The beauty of simplicity

Over the years I have really come to value simplicity. To a certain extent I was always a little that way - more minimalist in my aesthetic. But it has really become relevant over the past 5 years. 

When I work as a designer, stylist and photographer, it always helps to keep things simple. It's when I overcomplicate a project that my vision becomes clouded. Not only that but I love negative space in design. An image with room to breath. I find it uplifting and quite often it leaves me mesmerized. 

For practical reasons simplicity really helped when my son arrived and I was still trying to fit in food styling and photography work. A hungry or tired baby waits for no one. So I had a small window of time to get the shot. Not to mention the little guy nearly pulling my tripod over on several occasions. Keeping my style simple in a tight time frame really helped. 

Simplicity helps at home too. Life with children can be chaotic so simplifying helps the day flow. Simple meals, being conscious of our social calendar so we're not overloaded with activities, and keeping our gatherings casual so I'm not in the kitchen all day. By simplifying it means we have more time to enjoy each other's company in a relaxed way. And the less stressed my husband and I are, the more calm our children are. 

While I have always valued simplicity to a certain extent, life wasn't always so simple.

In my mind I complicated everything. I was, and still am on occasion my worst enemy. I often overthink and overanalyse a situation. Obsessing in my mind whether I've made the best decision. I'm anxious by nature and have been for a long time. 

Complicating my thoughts affected my health. I had hypothalamic amenorrhea (loss of period) for about 6 years, I had a lot of trouble conceiving both our children, I developed a rare autoimmune disease through my pregnancy called Pemphigoid Gestationis which lingered for years after my son was born. Google it. Or don't as it's pretty horrid. And in general just felt like my mind was going crazy with anxious thoughts a lot of the time.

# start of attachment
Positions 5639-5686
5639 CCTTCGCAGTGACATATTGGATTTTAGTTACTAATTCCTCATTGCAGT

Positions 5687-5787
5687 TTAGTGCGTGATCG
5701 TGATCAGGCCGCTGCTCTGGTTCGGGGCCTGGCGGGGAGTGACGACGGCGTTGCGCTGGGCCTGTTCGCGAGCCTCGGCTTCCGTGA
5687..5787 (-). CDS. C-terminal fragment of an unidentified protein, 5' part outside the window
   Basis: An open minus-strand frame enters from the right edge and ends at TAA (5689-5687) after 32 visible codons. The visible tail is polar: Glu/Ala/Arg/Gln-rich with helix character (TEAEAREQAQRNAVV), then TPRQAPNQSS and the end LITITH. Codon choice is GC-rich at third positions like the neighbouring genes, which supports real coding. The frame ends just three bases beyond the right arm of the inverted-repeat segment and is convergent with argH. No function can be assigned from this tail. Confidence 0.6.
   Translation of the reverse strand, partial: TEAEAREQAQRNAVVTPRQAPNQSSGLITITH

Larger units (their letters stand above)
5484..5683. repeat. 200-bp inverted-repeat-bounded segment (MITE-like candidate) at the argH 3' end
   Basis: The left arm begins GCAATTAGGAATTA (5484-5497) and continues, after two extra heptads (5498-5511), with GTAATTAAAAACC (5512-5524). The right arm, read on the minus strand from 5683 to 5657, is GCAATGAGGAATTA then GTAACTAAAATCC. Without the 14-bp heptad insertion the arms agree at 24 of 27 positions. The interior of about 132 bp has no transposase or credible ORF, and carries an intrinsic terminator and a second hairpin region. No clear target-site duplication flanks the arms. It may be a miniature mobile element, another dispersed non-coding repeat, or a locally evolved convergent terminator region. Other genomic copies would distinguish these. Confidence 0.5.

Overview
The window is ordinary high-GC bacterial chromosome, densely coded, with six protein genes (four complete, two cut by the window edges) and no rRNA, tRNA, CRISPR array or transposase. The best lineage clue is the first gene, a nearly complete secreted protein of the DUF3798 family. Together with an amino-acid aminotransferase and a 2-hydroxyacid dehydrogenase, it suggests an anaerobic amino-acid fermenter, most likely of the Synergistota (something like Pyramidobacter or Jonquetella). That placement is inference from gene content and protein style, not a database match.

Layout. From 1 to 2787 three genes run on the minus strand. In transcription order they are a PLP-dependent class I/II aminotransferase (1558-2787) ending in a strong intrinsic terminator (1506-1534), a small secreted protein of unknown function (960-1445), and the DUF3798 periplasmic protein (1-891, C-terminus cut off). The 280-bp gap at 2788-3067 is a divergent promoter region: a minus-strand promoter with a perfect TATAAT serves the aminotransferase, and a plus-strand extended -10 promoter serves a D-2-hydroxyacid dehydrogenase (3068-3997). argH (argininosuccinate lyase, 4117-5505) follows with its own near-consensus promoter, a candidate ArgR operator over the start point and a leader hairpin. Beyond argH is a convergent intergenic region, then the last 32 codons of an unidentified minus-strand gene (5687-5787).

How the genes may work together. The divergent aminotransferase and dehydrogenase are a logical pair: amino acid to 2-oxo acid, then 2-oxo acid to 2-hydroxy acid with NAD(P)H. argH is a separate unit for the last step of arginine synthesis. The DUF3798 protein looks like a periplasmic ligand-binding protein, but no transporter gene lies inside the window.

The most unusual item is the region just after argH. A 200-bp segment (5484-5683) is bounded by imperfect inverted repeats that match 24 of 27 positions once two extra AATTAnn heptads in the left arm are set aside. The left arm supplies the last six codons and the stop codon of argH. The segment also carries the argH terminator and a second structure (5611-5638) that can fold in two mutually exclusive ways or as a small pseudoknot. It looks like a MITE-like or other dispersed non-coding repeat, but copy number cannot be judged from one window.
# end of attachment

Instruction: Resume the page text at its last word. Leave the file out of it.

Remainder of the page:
It really became a priority for me in this past year to simplify my life. Within a three month period we moved back to Australia, said goodbye to my mother, and had our second child. Perhaps it was how I coped with everything - to simplify in any way that I could to get through what was an incredibly difficult time. 

So what did I do? 

I reduced. I cut back my wardrobe by 80%. Like many of us I had items hanging in there that I didn't wear for well over a year, but kept 'just in-case'. I donated the lot. And created a capsule wardrobe of sorts focussing on basics that could easily be be mixed and matched. 

I went through our apartment with a minimalist eye and got rid of anything that really served no purpose. Those things that didn't reflect our personalities. Or that simply got in the way of creating a flow through our home. Did I feel conflicted and like I was wasting money? Yes. But we barely miss those things, let alone remember what they were. Now whatever we bring into the home we question if it's really needed. 

I organised. Everything that remained had space to breath and was kept tidy. Our refrigerator contents are minimal with only those ingredients that we need for the week. Our pantry similar. Our children's toys I reduced and organised in baskets and boxes. Easy for them to access but tidy so they didn't overcrowd their rooms and overstimulate their minds. 

I simplified my diet and cooking. I 'try' to ignore the stream of advice by strict diet advocates and keep to what I believe is a heathy diet for our family. Focussing on quality ingredients, prepared simply. With an emphasis of sharing time together around food. 

And above all, I began to accept that my role at the moment is simply being a mother to two beautiful children who need me, and a supportive wife to my husband. And doing my best to create a comforting, safe home for us all to enjoy and be happy.

Trying to be superwoman wasn't doing me any favours, and can't be sustained long term. It's still something I struggle with. I'm a doer. I like to be independent and not rely on anyone for help. But I realised I can't be there for anyone, including myself, if I push my body to its limits. 

And how do I feel now? 

Light a weight is lifting. Like the fog which clouded my mind for many years is reducing and I'm gaining clarity. I feel more present for my family, and content within myself. And like I'm not easily distracted by the noise that quite often surrounds us.


PS. Last month I got my period back. It was a love/hate moment.